For a limited period of time, Mr. Wilson's assessment may be essentially correct. But in the long run, Hans Küng's fears will ultimately be realized, big time.

The counter-reformation in prophecy

What The Economist called "The Pope's Power Grab" (Oct. 24) goes hand in hand with the increased secular power of the European Union, made possible by the Lisbon Treaty. A pivotal biblical prophecy deals with a final revival of the ancient Roman Empire foretold in the books of Daniel and Revelation. The Bible prophesies that a group of 10 "kings" or national leaders, through various alliances or other political arrangements, will give rise to a geopolitical union in Central Europe—eventually leading to the second coming of Jesus Christ and the end of this age of man.

The Hebrew prophet Daniel foretold future occurrences in Europe hundreds of years before the time of Christ. His prophecies were later complemented by the book of Revelation revealed to the apostle John near the end of the first century.

Unlike today's increasingly secular, multicultural Europe, this new world superpower will be strongly undergirded and supported by a pervasive religious element—aided and abetted by astounding but satanic miracles performed by a charismatic religious leader the Bible calls "the false prophet." He will even have the power to cause fire to "come down from heaven" (Revelation 13:13).

He will join hands with a charismatic secular leader the Bible calls "the beast." These two together will head a European superpower constituting the final revival of the old Roman Empire. The whole world will fall under their spell and people will even worship this Beast power (verse 8)—a closely combined union of church and state. There will be no separation of powers as the United States and other nations now understand this concept. (To understand much more, request or download our free booklets Are We Living in the Time of the End? and The Book of Revelation Unveiled.)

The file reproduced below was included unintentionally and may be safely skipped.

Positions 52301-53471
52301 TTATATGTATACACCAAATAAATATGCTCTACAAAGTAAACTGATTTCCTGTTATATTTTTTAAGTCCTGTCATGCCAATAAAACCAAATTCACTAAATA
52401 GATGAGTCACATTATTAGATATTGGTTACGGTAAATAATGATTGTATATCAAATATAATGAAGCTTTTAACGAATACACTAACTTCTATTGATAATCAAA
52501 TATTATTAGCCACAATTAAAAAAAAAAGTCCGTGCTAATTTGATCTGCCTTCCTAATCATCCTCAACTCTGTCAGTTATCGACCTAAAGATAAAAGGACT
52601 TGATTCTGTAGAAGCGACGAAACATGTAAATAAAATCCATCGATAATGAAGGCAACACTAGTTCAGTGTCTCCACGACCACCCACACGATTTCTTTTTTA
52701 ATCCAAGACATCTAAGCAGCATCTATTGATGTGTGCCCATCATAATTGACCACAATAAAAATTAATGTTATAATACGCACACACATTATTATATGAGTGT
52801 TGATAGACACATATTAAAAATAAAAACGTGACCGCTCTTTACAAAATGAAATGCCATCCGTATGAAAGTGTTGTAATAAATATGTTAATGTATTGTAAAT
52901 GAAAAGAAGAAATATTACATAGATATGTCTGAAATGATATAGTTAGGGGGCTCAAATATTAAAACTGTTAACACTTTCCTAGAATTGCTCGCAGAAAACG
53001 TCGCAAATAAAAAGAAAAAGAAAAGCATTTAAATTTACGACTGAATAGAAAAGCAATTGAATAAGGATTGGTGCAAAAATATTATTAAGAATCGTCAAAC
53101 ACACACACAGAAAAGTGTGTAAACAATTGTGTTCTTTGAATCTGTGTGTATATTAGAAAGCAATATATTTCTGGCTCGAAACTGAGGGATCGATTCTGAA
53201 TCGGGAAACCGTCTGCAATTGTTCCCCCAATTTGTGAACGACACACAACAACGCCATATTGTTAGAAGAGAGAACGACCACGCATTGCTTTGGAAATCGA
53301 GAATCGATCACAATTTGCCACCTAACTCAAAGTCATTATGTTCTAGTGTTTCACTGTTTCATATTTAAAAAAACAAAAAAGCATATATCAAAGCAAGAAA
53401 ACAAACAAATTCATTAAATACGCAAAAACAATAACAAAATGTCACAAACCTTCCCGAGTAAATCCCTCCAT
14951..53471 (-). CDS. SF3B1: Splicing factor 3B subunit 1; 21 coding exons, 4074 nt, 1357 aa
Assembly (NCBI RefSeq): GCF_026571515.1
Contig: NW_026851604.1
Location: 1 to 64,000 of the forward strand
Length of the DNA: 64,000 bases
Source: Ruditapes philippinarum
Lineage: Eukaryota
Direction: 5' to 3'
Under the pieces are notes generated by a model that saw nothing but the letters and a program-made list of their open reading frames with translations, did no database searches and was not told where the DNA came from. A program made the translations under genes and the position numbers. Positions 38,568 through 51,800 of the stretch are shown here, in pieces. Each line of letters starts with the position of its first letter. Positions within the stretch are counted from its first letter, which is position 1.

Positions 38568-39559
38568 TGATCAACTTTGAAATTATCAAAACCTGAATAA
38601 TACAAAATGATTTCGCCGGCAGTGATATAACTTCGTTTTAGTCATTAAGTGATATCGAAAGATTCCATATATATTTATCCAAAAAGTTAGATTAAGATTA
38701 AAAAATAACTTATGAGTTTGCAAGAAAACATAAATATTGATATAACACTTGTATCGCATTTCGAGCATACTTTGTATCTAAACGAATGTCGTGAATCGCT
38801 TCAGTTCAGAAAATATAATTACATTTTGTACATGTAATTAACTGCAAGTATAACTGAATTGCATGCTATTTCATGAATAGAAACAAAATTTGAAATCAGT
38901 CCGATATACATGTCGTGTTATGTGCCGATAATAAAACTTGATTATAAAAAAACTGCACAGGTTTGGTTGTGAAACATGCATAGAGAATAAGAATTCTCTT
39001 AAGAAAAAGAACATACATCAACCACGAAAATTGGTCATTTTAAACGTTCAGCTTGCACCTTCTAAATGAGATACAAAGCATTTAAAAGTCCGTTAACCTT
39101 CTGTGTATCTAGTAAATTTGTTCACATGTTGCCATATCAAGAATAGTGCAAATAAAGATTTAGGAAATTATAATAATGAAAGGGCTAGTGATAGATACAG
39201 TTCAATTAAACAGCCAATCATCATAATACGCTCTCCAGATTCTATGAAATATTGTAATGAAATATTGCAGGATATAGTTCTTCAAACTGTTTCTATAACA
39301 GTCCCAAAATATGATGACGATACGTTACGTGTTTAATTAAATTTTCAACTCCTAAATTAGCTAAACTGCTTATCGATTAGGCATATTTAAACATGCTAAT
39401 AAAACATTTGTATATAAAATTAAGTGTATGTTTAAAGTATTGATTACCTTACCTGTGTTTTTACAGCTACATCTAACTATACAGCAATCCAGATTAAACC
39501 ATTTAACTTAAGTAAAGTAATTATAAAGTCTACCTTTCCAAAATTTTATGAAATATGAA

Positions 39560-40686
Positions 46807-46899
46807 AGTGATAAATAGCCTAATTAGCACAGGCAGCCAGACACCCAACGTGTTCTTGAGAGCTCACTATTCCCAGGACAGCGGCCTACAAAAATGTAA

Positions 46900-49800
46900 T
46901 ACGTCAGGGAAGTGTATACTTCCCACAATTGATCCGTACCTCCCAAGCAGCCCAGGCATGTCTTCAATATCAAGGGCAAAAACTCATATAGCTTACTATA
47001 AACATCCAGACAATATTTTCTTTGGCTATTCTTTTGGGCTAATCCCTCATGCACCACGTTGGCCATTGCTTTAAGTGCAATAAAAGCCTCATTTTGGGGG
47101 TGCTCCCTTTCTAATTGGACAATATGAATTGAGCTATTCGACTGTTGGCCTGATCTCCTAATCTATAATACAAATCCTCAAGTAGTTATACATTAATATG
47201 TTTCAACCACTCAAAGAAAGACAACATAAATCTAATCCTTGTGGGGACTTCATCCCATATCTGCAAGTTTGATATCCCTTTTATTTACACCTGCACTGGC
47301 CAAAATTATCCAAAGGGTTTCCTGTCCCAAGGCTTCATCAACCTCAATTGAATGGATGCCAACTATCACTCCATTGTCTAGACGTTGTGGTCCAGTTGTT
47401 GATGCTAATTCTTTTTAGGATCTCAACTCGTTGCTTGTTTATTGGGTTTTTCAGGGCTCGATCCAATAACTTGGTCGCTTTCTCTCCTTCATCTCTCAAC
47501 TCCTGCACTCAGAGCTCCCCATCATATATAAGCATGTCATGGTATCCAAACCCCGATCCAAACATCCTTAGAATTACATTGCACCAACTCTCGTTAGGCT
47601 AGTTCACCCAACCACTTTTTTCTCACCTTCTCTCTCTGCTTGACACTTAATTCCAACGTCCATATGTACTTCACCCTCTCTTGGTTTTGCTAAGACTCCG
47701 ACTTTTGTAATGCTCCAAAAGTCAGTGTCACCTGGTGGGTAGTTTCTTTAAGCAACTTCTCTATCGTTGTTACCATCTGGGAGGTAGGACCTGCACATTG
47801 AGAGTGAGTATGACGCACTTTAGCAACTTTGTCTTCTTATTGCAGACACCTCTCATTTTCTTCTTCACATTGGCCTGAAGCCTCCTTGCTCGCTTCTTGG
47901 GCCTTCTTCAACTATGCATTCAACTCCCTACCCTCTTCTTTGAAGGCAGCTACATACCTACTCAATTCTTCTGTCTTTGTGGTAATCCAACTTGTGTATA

Those who mastermind this massive satanic deception to come will blaspheme the true God in heaven (verse 6). The true saints of God will be severely persecuted (verse 7). But where do these major events, apparently not so far ahead, leave us today? What is our awesome responsibility?

Coping with a counterfeit Christianity

Jesus Christ clearly stated: "Take heed that no one deceives you. For many will come in My name...;and will deceive many" (Matthew 24:4-5). Many people assume that those who bear the name "Christian" generally follow the beliefs, teachings and practices of Jesus Christ. But the New Testament clearly tells us that not everyone who accepts the name of Christ is really a true Christian.

Jesus foretold that many would claim His name but deny Him by their actions. He said such would "call Me, 'Lord, Lord,' and not do the things which I say" (Luke 6:46; compare Matthew 7:21). Christ and His apostles spoke of false prophets and false apostles. They revealed that two opposing, ostensibly Christian religions would emerge.

One would be led by God's Holy Spirit and remain faithful to His teachings. The other would be guided by a different spirit of deception, accepting the name of Christ but twisting His teachings to create a convincing counterfeit that most people would fall for.

The New Testament presents a concise historical sketch of the roots of these two manifestations of Christianity—one true and one false. Christ's apostles depicted the origin of each and their fundamental characteristics. You need to understand what they are.

To know much more, request or download our free booklet The Church Jesus Built. It is one of the most important booklets that we have ever published. Ask for your copy today. WNP